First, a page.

"All the work of the jungle women was lost," Meliyau stated.

Palm oil mills do not grow rattan, which means no more red resins that would beautify the webbed baskets, she noted.

"Now, we help collect palm fruits that fall, and sometimes we do not obtain any," she pointed out.

The jungle dwellers are in a predicament. When their jungles are converted into palm oil plantations, they were unable to adapt to these changes. As a result, they experience extreme marginality.

For the jungle dwellers, the meaning of independence is the freedom to utilize the jungle's resources that can sustain their lives.

"We are the jungle people, our lives are in the jungle, in the jungle we eat, in the jungle we are preserved," according to Tungganai Basemen, 61, who is a tribe elder living in the Bukit Duabelas National Park.


On the occasion of Indonesia's 76th Independence Anniversary, Basemen is optimistic that their jungles, which have shrunk in size, would be protected.

"Our hope is for the government to save our forests because they are our home," he stated.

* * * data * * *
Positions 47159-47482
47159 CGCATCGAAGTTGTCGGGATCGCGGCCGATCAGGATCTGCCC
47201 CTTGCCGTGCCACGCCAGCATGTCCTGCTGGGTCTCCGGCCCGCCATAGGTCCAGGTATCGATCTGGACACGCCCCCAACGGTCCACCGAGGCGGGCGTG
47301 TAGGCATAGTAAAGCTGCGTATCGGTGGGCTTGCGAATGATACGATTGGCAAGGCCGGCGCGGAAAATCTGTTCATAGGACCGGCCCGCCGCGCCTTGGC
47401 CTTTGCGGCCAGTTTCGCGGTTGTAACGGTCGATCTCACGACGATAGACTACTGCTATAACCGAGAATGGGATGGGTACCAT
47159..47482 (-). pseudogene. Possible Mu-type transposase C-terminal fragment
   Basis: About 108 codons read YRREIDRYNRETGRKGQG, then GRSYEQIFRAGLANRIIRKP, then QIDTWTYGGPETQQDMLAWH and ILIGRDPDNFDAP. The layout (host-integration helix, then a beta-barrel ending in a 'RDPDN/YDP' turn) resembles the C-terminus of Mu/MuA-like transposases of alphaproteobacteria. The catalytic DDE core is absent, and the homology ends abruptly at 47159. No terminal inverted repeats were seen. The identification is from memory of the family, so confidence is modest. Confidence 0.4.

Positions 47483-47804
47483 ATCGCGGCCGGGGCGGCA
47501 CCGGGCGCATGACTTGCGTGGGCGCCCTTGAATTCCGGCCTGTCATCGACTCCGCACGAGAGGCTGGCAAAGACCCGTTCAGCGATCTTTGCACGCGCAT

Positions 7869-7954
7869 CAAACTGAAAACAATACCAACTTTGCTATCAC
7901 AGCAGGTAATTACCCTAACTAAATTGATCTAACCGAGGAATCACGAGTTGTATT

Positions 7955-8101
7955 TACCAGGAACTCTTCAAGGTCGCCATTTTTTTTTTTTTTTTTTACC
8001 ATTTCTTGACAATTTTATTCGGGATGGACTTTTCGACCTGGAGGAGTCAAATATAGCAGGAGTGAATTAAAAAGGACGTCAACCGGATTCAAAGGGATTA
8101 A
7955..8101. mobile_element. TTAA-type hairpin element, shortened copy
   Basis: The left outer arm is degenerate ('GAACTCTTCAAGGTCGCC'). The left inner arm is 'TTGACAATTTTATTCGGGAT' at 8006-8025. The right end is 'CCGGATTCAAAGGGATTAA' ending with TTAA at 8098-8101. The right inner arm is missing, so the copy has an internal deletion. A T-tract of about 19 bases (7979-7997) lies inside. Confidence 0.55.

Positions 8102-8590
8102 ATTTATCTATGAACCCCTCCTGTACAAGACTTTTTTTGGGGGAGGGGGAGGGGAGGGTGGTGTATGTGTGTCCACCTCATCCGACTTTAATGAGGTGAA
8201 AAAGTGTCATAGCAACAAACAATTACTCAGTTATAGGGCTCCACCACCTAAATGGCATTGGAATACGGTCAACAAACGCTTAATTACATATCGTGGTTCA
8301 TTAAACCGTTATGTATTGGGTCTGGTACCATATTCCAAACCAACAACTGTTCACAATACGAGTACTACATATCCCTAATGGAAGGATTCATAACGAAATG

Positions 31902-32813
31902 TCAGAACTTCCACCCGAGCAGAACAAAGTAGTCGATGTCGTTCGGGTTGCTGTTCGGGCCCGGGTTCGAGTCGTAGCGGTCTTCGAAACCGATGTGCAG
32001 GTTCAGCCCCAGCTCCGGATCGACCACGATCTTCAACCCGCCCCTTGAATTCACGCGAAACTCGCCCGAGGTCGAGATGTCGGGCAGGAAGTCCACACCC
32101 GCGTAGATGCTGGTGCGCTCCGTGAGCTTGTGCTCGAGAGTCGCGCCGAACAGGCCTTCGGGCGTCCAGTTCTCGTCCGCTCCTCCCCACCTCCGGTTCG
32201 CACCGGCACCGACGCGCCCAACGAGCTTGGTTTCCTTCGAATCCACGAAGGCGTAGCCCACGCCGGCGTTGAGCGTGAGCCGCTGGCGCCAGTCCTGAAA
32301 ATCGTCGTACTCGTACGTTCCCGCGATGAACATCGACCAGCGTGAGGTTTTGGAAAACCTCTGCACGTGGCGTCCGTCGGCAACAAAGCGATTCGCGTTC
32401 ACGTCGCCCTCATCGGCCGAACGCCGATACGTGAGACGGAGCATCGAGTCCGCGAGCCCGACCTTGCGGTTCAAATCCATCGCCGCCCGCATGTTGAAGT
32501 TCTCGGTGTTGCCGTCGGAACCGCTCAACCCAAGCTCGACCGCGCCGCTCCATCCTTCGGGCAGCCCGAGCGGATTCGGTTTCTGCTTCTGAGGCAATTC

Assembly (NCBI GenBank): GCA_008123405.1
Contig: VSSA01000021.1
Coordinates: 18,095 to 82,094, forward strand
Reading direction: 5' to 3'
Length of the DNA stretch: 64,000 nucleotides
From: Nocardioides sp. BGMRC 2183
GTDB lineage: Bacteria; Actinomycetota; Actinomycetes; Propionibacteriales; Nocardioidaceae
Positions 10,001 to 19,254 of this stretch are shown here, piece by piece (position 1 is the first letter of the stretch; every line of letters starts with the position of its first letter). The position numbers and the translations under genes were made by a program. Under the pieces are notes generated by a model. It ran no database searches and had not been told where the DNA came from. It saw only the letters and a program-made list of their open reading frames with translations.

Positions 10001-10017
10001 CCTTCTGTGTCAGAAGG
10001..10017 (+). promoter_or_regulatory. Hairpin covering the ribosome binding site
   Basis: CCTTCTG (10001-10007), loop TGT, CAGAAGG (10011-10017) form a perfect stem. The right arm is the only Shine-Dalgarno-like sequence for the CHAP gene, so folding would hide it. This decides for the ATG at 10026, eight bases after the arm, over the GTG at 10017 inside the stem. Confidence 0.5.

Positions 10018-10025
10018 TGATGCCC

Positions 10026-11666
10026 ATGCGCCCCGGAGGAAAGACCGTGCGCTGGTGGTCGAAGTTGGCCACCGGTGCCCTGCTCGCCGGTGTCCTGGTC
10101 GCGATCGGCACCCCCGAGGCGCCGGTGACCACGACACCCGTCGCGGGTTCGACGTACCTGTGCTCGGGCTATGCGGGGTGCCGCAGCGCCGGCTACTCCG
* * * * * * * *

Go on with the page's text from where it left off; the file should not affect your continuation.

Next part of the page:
Although living in the jungle, he aspired that the tribe's younger generation would attend school to prepare them for life and to have a good livelihood and a good future.

Meanwhile, Robert Aritonang, program manager of the Warsi Indonesian Conservation Community, assessed that jungle dwellers or secluded tribes were indigenous people that identified themselves with forests.

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The availability of forests is a guarantee of their identity, while the loss of forests is the loss of their identity. The jungle dwellers' determination to continue to live in forests should be maintained and supported by all parties, he emphasized.

"This support is important not only for the jungle dwellers but also vital for ecology," Aritonang remarked at Jambi on Tuesday.

As for those residing in palm oil plantations, the government should immediately take action to provide them a decent life. To solve this problem, all parties should be made increasingly aware of the rights of jungle dwellers, he stated.

"Without any awareness, the jungle dwellers, who lost their forests, will become more marginalized. Hence, it will complicate the government's work to solve the endless social conflicts," he emphasized.

On the occasion of the country's 76th anniversary, hopes are pinned high on the basic rights of jungle dwellers to their land being fulfilled. This demand is expected to be heard by the government and granted on the basis of respect and fulfillment of equal human rights.

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Editor: Fardah Assegaf